- With big wins and a lead in delegate race, Mitt Romney is GOP's likely nominee
- April primaries favor Romney, except Rick Santorum's home state of Pennsylvania
- Contests in May likely are friendlier to Santorum if his campaign lasts till then
- GOP strategist predicts Romney's campaign structure will grow in coming months
As likely Republican presidential nominee Mitt Romney aims his firepower at President Barack Obama, he still has to protect his flank from rival Rick Santorum in a primary battle that Romney has all but won.
The former Massachusetts governor painted that picture while campaigning Thursday in Pennsylvania ahead of the state's April 24 primary.
Asked if Santorum, the ex-senator from Pennsylvania, would win in his home state, Romney said, "I think everybody expects someone to win their home state. Newt Gingrich won his state. I won my state. I think people expect the senator to win his home state. But I hope to pick up a lot of delegates, and we have several other states in the contest on the same day. I would like to win all of those, and if I can win the others and pick up some delegates here, it would give me a stronger lead."
But at the same time Romney quickly pivoted to the general election, adding that "I think I will win Pennsylvania in the fall. And a win in Pennsylvania will give us the White House."
It's a delicate dance that Romney must perform. Thanks to his string of primary victories, his extremely large lead in delegates and a slew of big-name GOP endorsements recently, Romney is considered by many to be the inevitable nominee.
While he's more than halfway there, Romney still has got a long way to go to win the 1,144 delegates needed to clinch the nomination. And as of now Santorum doesn't sound like he's ready to give up his bid for the White House.
"We have to win here and we plan on winning here," Santorum said Thursday while campaigning in Pennsylvania. "Then we're going to get into May. May looks very, very good."
Santorum's outlook is accurate. Most of the states holding primaries in May are more conservative than those in April and could provide Santorum with some victories if he lasts that long.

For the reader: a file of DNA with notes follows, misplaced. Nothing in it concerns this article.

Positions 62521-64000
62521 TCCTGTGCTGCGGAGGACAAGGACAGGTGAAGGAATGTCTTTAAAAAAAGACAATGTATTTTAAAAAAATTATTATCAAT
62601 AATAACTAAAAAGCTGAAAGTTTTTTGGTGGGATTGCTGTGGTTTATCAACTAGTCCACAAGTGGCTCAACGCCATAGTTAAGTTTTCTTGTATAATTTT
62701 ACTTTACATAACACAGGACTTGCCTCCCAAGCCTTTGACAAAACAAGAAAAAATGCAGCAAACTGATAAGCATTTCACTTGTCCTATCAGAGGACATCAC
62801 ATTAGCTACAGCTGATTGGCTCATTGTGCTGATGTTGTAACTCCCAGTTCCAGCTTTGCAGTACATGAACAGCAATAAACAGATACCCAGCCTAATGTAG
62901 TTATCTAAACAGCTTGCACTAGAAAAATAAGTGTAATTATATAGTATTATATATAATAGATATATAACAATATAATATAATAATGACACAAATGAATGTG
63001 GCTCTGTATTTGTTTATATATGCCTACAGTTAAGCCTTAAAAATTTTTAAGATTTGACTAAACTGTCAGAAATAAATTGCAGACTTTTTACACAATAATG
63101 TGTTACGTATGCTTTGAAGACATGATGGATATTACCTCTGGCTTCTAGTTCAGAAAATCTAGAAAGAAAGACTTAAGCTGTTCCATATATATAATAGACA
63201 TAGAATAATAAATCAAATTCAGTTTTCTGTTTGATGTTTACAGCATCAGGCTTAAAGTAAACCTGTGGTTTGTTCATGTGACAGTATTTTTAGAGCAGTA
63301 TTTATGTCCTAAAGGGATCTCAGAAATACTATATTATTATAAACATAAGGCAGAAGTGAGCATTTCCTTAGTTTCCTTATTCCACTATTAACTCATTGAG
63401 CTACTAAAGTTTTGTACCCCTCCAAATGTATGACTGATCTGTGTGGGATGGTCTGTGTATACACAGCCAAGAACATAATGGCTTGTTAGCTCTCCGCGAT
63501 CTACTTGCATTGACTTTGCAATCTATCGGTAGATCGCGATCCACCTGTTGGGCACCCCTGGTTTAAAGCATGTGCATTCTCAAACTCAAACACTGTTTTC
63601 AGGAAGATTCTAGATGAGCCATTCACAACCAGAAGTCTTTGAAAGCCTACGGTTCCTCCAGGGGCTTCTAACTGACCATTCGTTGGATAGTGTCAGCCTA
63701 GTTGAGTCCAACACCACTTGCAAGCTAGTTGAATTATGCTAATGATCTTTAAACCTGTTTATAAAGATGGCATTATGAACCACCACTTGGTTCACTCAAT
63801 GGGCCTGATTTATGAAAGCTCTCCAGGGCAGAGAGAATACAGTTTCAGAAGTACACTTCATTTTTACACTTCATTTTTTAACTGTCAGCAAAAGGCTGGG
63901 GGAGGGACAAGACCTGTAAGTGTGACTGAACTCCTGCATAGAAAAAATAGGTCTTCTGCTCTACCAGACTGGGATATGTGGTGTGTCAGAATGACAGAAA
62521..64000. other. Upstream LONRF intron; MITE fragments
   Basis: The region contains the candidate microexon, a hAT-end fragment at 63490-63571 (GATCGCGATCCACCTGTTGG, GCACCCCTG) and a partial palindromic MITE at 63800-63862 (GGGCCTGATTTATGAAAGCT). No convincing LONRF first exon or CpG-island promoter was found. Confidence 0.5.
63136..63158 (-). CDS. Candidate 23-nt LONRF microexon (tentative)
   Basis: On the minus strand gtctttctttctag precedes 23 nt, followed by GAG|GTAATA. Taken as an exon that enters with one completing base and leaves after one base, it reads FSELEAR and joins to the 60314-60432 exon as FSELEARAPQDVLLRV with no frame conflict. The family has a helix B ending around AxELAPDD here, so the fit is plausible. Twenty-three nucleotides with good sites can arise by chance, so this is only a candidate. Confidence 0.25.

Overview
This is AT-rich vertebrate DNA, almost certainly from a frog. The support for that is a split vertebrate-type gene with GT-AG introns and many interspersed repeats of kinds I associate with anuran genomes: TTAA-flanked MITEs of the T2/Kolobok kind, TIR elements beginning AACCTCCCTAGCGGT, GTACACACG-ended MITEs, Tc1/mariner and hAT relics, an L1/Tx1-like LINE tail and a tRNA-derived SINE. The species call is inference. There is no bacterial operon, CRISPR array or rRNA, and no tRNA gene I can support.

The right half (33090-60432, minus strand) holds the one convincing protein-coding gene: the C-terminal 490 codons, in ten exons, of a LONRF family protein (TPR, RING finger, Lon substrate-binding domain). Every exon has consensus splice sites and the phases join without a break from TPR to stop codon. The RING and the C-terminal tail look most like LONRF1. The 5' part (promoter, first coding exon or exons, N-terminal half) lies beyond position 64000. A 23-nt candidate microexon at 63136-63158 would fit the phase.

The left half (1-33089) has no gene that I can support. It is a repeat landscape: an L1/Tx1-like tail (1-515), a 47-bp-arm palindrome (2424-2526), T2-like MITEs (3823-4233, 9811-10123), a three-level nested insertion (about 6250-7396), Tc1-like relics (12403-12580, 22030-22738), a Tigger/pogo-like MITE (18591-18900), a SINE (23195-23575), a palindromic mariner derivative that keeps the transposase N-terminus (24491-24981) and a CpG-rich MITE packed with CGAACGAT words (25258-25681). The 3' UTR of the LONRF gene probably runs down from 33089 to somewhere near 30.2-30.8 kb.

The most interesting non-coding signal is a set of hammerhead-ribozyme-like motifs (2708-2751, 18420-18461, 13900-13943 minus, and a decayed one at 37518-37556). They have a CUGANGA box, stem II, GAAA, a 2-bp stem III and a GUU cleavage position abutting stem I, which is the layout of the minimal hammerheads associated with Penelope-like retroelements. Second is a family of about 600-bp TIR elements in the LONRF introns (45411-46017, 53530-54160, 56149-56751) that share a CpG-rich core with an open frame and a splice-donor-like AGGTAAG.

But at this point, it's not about winning contests -- it's about winning the nomination, and Romney has a nearly insurmountable lead.
Four years ago, in a much closer race, Hillary Clinton won five of the last eight primaries against Obama, but in the end, Obama captured the Democratic presidential nomination.
Pennsylvania is one of five states holding primaries April 24. The other four -- New York, Connecticut, Delaware and Rhode Island -- most likely favor Romney. And even in Pennsylvania, Santorum's once double-digit lead has disappeared, according to the most recent surveys, which indicate the candidate now holds only a single-digit advantage over Romney.
One question facing the Romney campaign is how much money it should invest in TV ads in Pennsylvania. Its ad spending advantage over Santorum in previous primaries has helped the former Massachusetts governor capture some crucial contests. But can the campaign now afford to put its resources almost entirely toward the general election?
Pennsylvania hasn't voted Republican in a presidential election since 1988, but the GOP would love to put the state in play this autumn. Positive primary commercials about Romney could help boost him in the state come November.
On the campaign trail, Romney has increasingly turned his attention toward the president.
Romney fired back the following day after Obama mentioned him by name in a speech Tuesday before the Newspaper Association of America, linking his likely fall opponent to a congressional Republican budget that the president slammed.
"While I understand the president doesn't want to run on his record, he can't run from his record either," Romney said in an address to the same group, adding that "this is not the time for President Obama's hide-and-seek campaign."
Romney tried to start his general-election campaign earlier but had to fend off surges, first by Gingrich, then Santorum. He might now be able to stay focused on Obama, one Republican strategist said.
"If you go back several primary nights ago, you can see Gov. Romney trying to train his fire away from Rick Santorum or Newt Gingrich or others and on to the president. This time it appears it may stick," said Gentry Collins, a former political director for the Republican National Committee and the Republican Governors Association.
"And it will stick not only because he's won the past several contests and has a commanding delegate lead but also because conservative and establishment Republicans now are coming out and endorsing him."
While the candidate steps up his attacks, his campaign is stepping up its efforts to transform from a primary outfit to a general-election operation. General-election fundraising is getting under way.
On Thursday, the Boston-based Romney campaign announced that a top GOP strategist, former Republican National Committee Chairman Ed Gillespie, will join its team as a senior adviser.
"Boston has been known in the past as an insular organization full of very capable people. But they didn't reach out to a lot of the folks over the past several years. They have now really changed their posture," said Collins, who ran Romney's 2008 operation in Iowa but who remains neutral this cycle.
"Gillespie is the most prominent to be announced, but the campaign has been aggressively reaching out to Republican strategists and operatives at a tactical level around the country, so I think you'll see pretty aggressive growth here in the next couple of months."